The benefits of homeschooling are often a point of contention. Advocates will tell you that it prepares children for their later life more effectively than a traditional school because there is more opportunity for one on one learning that you don’t get with large classes. On the flip side, people are often concerned about the social aspect of homeschooling, saying that children won’t develop as well if they aren’t surrounded by their peers. The main thing that you need to consider when you’re thinking about your kid’s schooling is college. That’s the endgame so the thing that you really need to know is the truth about homeschooling and college applications.
It’s a common misconception that homeschooled children are less prepared for college because they are less social. The truth is, homeschooled children aren’t all social recluses that can’t interact with other people. They still socialize with other kids outside of school and reap the benefit of that. In a lot of cases, kids that are homeschooled spend less time in the classroom and more time taking part in sports teams and other activities, so they are actually more social than their peers at a traditional school. Homeschooled children are also better equipped when they go to college because they are often more independent. Children that learn at home often guide their own work, rather than relying on a teacher to lead them through everything. This is similar to the working pattern that they’ll be using at college. Students at a traditional school might struggle to adapt to the more independent work style, while homeschooled students will be more ready.
Colleges Prefer Them
Every year, colleges are getting thousands and thousands of applications from high school students. There are so many that all have the same grade point average from cookie cutter schools and, although they can differentiate between them using the rest of the application questions, it can be a struggle for them to separate them. That’s why a lot of the more prestigious schools are opening more places to homeschooled students. If you’re homeschooling your kids, speak with an Ivy Select Admissions Consulting organization and get some advice. Lots of homeschooled kids don’t think that they will be able to get into these kinds of schools but the opposite is true. Being so attractive to colleges also means that they’re more likely to get scholarships which can ease the cost of putting your kids through college.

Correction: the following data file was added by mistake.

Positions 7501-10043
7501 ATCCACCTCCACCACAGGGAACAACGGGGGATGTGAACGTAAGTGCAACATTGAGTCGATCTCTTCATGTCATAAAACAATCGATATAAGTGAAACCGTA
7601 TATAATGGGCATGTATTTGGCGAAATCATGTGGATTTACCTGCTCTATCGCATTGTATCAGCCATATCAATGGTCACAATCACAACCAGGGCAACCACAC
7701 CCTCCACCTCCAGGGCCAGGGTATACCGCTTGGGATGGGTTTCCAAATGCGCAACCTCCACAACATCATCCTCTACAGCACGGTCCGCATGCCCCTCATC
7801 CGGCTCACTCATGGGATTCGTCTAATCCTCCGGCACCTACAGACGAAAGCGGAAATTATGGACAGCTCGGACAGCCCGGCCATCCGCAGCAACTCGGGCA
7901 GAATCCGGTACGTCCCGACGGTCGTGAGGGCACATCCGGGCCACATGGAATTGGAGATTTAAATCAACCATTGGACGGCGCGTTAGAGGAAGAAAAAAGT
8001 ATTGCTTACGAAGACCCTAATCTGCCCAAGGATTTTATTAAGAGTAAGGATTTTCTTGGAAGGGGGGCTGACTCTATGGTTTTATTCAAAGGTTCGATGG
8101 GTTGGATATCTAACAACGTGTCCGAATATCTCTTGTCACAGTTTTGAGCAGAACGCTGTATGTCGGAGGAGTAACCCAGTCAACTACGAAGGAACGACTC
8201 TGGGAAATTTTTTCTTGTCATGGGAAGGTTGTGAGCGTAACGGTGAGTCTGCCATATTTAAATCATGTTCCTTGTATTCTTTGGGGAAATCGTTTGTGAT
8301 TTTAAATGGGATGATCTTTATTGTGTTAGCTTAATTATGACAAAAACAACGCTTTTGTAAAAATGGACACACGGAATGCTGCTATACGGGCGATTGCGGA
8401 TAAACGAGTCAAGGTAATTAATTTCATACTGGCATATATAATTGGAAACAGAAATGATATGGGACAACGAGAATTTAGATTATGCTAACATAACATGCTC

All of this extra preparedness adds up to improve the grades of homeschooled kids when they finally get to college. Studies into the grades of homeschooled students show that they graduate with a higher average than traditional school children. They usually hit an average of 66.7 percent, compared with the 57.5 percent of their non-homeschooled peers. They also outperform them in extra curricular activities. During their high school careers, they spend more time involving themselves in activities outside of their normal curriculum and most carry this over into college.
While most people will tell you that homeschooling puts you at a disadvantage, the truth is, it’ll help you get into a better college and you’ll graduate with better grades at the end of it.